Tuesday, August 09, 2005

WCBE 90.5 FM: "Four Brothers," "Last Days"

It's Movie Time
Co-hosts, writers & producers: John DeSando & Clay Lowe
For WCBE 90.5 FM

Reviews: “Four Brothers,” “Last Days”
Taped: 1:30 pm, August 10, 2005
Air Time: 3:01 pm and 8:01 pm, August 12, 2005
Streaming live on the web at http://www.wcbe.org .

The Script:


"Four Brothers" is a Detroit homecoming with attitude . . .


“Last Days” is an excruciating look at a drugged up, dropped out musician . . .


Richelle Antczak

"It's Movie Time" in Central-Ohio with John DeSando and Clay Lowe . . .



I'm John DeSando


And I'm Clay Lowe

John (“Four Brothers”)

Clay--John Singleton, a black director with a pedigree boasting Boyz n Hood, has a family film called Four Brother that unlike the similarly themed but relatively benign The Sons of Katie Elder glorifies vengeance in the name of family ties. The Step-Mom of 3 young black men and a white boy (Mark Wahlberg) is murdered by contract killers. After laborious back story material and the usual bonding business, the boys go out on a violent spree, the most brutal of the summer.

Singleton captures the apparent code of the Detroit streets that in the name of mother the ends justify the means, in this case besting the cops by getting better clues and swifter justice. The film is slow in parts, especially the set up, but Wahlberg is as good as any of the black actors like Terrence Dashon Howard, who would seem to be better suited to playing urban vigilantes than this former underwear salesman.

Clay ("Four Brothers")

I have no idea what you're talking about, John, but Wahlberg is as true to form in "Four Brothers" as he was in "I Heart Huckabees" [when he played a wise cracking, face smacking cut-up of a clown]. The difference is that, this time, he gets to cry, and cry, and cry. But come on, John, at least give Wahlberg's adopted movie brothers some credit for holding their own on the screen with him.

The problem is, however, as gritty as the movie’s set-up is, and as nasty as the final shoot-out sequences are; the movie fails for me because director Singleton is just too much of a nice guy. "Bang, bang, you're dead," he said, but what he needed to do was to show the brothers ripping off the faces of the bad guys. You know, the way that Quentin Tarantino did in "Kill Bill," and the way Spike Lee did in "Summer of Sam."

Credit Singleton for continuing to focus his camera on the forgotten violence of back street America, but fault Singleton for choosing to set a tone that’s too Mo-Town and not enough gangsta.

John (“Last Days”)

Clay, I doubt if on the day in 1994 when Nirvana front man, Kurt Cobain, ended his life with a shotgun to the head, anyone saw his soul rise toward heaven, as Gus Van Sant depicts in Last Days, his interpretation of cultural phenomena that he also explored in Elephant, the film about Columbine-like assassins.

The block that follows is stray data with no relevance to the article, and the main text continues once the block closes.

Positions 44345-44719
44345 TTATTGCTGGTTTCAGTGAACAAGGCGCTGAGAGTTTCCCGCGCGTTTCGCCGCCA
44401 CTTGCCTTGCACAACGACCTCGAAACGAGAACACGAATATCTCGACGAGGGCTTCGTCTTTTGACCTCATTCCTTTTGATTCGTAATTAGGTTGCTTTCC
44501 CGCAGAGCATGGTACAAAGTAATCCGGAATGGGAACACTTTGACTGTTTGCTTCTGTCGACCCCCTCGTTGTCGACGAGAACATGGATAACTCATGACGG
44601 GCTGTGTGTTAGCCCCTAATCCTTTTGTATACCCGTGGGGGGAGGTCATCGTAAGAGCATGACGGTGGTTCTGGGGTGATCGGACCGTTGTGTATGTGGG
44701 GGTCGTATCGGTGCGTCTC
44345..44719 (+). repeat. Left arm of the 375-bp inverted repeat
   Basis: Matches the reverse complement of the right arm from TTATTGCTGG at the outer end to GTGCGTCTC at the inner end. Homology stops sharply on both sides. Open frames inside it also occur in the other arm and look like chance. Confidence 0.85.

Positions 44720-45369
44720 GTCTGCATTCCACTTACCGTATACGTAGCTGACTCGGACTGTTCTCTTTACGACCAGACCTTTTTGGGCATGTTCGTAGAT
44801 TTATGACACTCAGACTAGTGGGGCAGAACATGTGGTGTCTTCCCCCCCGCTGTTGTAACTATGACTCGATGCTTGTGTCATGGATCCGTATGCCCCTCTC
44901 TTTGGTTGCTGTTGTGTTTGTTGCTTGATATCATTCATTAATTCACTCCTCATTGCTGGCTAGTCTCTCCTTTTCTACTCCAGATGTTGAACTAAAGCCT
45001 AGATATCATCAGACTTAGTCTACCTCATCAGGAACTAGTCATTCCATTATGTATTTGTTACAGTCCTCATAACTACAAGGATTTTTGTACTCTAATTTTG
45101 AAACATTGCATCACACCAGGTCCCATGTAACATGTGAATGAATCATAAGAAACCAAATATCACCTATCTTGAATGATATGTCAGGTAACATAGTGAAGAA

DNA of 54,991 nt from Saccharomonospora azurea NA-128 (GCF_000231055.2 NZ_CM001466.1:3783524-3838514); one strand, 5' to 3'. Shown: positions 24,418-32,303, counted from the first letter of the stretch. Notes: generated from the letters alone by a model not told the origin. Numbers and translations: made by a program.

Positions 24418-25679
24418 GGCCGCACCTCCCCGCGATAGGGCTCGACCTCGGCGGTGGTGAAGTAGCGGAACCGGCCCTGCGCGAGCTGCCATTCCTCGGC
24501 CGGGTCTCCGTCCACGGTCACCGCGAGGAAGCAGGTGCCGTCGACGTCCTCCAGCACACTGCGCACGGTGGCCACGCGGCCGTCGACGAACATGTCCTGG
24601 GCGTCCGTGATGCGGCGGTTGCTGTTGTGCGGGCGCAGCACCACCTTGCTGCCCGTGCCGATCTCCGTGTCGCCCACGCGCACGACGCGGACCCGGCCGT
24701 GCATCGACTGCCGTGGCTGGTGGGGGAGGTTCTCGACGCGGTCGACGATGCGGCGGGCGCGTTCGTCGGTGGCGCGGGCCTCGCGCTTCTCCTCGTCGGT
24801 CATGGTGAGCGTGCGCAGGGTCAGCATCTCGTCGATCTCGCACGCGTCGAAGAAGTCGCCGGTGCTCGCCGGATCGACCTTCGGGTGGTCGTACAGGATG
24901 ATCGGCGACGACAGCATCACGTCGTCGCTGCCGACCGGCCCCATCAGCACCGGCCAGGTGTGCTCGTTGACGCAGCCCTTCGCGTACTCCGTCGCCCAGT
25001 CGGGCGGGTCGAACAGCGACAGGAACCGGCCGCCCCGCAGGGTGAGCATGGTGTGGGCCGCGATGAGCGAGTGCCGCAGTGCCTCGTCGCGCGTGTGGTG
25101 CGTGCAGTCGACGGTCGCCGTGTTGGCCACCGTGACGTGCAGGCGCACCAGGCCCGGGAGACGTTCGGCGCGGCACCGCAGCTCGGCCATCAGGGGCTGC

It is not always fun to sit through the numerous long takes of “rock and roll cliché” Blake (Michael Blake) doing almost nothing but making macaroni and cheese. Yet if Van Sant wants us to know why life is not worth living for this lost soul, then he succeeds by showing how isolated and mundane Blake’s life actually was at the end.

These last days will be MY last days watching another pop cult music icon fall into a non-returnable funk.

Clay (“Last Days”)

Blake’s life was mundane at the end, John, because despite his success and despite his hard “rock ‘n roll” fame, his life turned out to be more about rhythm and blues than the glories of being an American Idol.

By fixating his camera on actor Michael Pitt aimlessly wandering through woodland waterfalls and streams, director Van Sant has returned us, once more, to those primeval wonders of nature that so haunted his wandering characters in “Jerry.” Those natural sounds, that solitude, the growing awareness of a living world that’s bigger than self. That’s the place where Van Sant always returns us.

Like, Ricky, the confused young videographer in “American Beauty,” Van Sant is content to patiently track blowing leaves and discarded scraps of paper.

But enough of revenge, violence, and solace, John, because it’s grading time.


Holy Heroin Hooray!

"Four Brothers” earns a "C" because KILLING CONTRACT KILLERS should never be a family affair. . .


"Four Brothers” gets a “B” because BABY BOY Tyrese is still a need’n his ever-lovin’ mama . . .


"Last Days” earns a "B" because BAND BOYS would be BETTER as BUS BOYS . . .


"Last Days” gets a “B” because Van Sant’s BLAKE sings songs of pain, not innocence . . .


Clay--I'm going to my Russian interpreter's home to make macaroni and cheese and sing indecipherable pop songs. I should get lucky with that act.

I'm outta here!


Just don’t sing with mouth full, John, I hate it when you dribble thick cheese down your chin.

I'm outta here. too

See you at the movies, folks.



The Award Winning "It's Movie Time" with John DeSando and Clay Lowe is written and produced by John DeSando and Clay Lowe in conjunction with 90.5 FM, WCBE in Columbus and 106.7 FM in Newark.


© 2005 John DeSando and Clay Lowe